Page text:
Because the film tab 54 of the film metering slide 42 is pulled out of engagement with the film 34, the slide is free to be pulled toward the structures illustrated at the right side of FIGS. 12 and 13 by the force of the drive spring 70. FIGS. 14 and 15 show the film metering slide 42 after the spring 70 has moved it laterally so that the shutter tab 74 has made contact with the shutter drive tab 73 of the shutter mechanism 72. FIGS. 16 and 17 show the film metering slide after it has been pulled further by the force of the spring relative to the position shown in FIGS. 14 and 15. Thus, the shutter tab 74 has driven the shutter mechanism so that an exposure has been produced on the film 34.
FIGS. 18 and 19 show the film metering slide 42 after it has completed its travel in driving the shutter mechanism 72 so that its position with respect to the front and back surfaces of the camera is the same as its ready position. That is, the film metering slide is in its ready position except that it has not yet engaged a frame indexing perforation of the film and been pulled to the left by film advancement so that it returns to its ready position. This can be observed by noting the relative position of the guide rail 50 in FIGS. 18 and 19 as compared with its position in FIGS. 10 and 11. Thus, the film metering slide has come to rest at the rightward end of its movement with the film tab 54 pressing against the film 34. The warning flag 40 is visible in the viewfinder 28.
When the film is advanced, an indexing perforation in the film eventually will reach the film tab 54, which will then slip into the perforation. When the tab slips into the perforation, the film metering slide 42 will be engaged with the film and will be pulled along with the film until the metering slide makes contact with the camera structure 78. In particular, the stopping face 52 of the film metering slide 42 will come into contact with the wall 76, which will prevent further movement of the film metering slide. This will conclude the movement of the film metering slide, which will then be back in its original position as illustrated in FIGS. 10 and 11. The next frame exposure can then be completed with the camera user actuating the shutter release 30.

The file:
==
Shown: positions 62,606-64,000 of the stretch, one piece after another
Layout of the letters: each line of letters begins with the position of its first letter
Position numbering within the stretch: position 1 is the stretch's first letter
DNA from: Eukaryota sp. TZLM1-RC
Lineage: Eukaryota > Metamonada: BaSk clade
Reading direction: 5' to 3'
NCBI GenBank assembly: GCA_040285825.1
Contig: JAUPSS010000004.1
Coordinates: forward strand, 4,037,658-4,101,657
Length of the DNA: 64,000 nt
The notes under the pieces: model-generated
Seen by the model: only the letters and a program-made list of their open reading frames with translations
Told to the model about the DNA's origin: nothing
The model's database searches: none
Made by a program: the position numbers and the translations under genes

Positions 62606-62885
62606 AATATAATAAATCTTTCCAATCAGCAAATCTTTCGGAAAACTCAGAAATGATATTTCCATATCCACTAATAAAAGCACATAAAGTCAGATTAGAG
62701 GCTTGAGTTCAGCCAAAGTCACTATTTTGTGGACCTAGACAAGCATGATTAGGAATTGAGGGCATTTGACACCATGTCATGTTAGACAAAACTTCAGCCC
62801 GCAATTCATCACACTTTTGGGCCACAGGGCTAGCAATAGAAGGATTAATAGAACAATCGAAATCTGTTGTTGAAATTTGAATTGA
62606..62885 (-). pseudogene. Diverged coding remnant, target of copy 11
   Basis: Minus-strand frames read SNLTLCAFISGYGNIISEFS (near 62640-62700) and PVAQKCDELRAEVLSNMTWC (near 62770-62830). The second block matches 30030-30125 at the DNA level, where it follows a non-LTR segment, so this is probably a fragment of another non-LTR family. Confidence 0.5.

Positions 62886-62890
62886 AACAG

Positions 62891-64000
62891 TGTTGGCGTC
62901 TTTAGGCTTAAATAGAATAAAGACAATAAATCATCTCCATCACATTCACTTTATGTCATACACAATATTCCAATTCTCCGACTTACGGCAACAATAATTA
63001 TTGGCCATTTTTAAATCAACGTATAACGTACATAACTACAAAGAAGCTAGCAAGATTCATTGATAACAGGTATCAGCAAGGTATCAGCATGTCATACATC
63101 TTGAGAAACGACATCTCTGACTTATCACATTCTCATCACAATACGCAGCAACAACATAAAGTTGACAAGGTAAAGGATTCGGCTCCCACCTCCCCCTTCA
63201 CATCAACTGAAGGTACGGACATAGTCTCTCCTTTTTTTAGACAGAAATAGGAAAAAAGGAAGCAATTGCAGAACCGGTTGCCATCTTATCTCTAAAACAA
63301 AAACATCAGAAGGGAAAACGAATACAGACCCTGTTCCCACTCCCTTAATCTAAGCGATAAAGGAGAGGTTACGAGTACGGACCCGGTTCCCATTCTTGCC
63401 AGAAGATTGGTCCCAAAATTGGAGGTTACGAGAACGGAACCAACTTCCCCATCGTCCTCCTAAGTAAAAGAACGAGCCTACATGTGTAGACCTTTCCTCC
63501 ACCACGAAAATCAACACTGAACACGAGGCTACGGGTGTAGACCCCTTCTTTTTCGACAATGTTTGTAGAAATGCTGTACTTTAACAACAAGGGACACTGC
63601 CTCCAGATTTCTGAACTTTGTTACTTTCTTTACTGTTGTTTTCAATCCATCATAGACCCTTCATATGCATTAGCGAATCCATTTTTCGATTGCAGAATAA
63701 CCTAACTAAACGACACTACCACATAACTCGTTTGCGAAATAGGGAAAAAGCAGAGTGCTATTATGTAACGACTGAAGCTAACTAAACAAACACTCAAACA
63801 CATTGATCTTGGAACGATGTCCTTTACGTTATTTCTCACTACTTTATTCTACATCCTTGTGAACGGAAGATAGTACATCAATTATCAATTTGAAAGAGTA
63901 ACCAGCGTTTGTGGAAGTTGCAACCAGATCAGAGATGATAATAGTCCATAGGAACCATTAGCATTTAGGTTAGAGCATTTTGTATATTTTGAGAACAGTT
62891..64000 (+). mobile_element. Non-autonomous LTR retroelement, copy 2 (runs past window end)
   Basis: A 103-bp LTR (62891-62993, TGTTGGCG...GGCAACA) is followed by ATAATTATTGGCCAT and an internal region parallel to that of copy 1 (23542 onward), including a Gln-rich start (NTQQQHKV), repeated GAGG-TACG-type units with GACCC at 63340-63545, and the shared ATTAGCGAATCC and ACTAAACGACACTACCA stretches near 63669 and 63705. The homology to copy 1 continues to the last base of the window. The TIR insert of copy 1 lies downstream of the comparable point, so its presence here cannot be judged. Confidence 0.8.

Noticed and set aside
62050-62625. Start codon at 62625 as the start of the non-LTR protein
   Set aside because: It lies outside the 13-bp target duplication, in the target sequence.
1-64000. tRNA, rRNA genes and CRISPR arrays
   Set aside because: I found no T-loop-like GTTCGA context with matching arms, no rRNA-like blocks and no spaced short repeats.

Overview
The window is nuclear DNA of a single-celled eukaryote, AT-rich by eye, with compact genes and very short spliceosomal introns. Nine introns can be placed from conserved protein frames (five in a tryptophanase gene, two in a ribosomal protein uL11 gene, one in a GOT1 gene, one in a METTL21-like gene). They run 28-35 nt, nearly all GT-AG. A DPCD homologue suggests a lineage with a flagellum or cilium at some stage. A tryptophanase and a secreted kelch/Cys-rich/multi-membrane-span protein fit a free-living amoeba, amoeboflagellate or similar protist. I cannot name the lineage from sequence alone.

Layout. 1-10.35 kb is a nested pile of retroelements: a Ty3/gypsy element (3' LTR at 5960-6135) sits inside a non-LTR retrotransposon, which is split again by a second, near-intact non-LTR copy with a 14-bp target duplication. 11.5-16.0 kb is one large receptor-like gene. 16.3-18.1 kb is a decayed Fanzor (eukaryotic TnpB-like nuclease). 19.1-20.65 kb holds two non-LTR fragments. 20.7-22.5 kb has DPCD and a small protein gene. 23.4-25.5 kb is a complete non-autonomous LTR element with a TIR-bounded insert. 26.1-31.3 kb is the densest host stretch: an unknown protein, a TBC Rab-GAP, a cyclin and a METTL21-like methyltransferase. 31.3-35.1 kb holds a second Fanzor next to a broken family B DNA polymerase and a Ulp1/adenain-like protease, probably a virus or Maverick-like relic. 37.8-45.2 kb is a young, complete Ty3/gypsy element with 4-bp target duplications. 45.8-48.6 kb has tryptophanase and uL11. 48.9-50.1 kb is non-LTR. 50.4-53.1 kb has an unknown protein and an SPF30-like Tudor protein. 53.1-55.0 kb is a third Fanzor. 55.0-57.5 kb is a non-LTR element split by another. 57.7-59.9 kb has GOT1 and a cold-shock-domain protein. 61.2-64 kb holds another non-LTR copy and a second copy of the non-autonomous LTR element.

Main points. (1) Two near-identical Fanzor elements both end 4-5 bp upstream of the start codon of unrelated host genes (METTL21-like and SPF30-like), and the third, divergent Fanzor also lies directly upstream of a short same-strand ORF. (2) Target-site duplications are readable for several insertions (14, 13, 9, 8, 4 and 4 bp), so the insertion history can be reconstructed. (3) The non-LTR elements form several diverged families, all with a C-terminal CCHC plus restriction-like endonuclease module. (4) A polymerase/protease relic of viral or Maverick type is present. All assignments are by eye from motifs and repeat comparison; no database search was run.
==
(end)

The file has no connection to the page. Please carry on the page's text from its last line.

The operation of the film metering mechanism as it travels along the predetermined path defined by the hook of the shutter release and the various camera structural surfaces can be better understood by viewing the drawings of FIGS. 10 through 19 with respect to certain reference points. For example, the film metering slide 42 includes a front post section 82, FIG. 5, which can be observed moving around a corresponding camera post 84, which is fixed to the camera structure 78 in FIGS. 11, 13, 15, 17, and 19 as the film metering slide is moved laterally along the predetermined path established by the camera track. From the description above, it should be understood that at the end of the illustrated travel path (FIG. 19) the structural components are returned to their ready position (FIG. 11 ) by movement of the film 34 to the next frame.
Thus, the film metering mechanism described above provides a relatively simple, low cost construction that provides a film metering slide with an integral viewfinder warning flag that is visible in the viewfinder after a shutter has been produced and that is pulled out of the viewfinder as film is advanced to a fresh fame. The film metering slide itself, and therefore indirectly the warning flag, is directly engaged with film so as to provide a positive coupling between the film and the warning flag and to provide a simplified construction. The film metering mechanism is especially suited to use in a prepackaged, single-use camera having a sealed body containing a roll of photographic film, but also can be applied to a variety of camera combinations.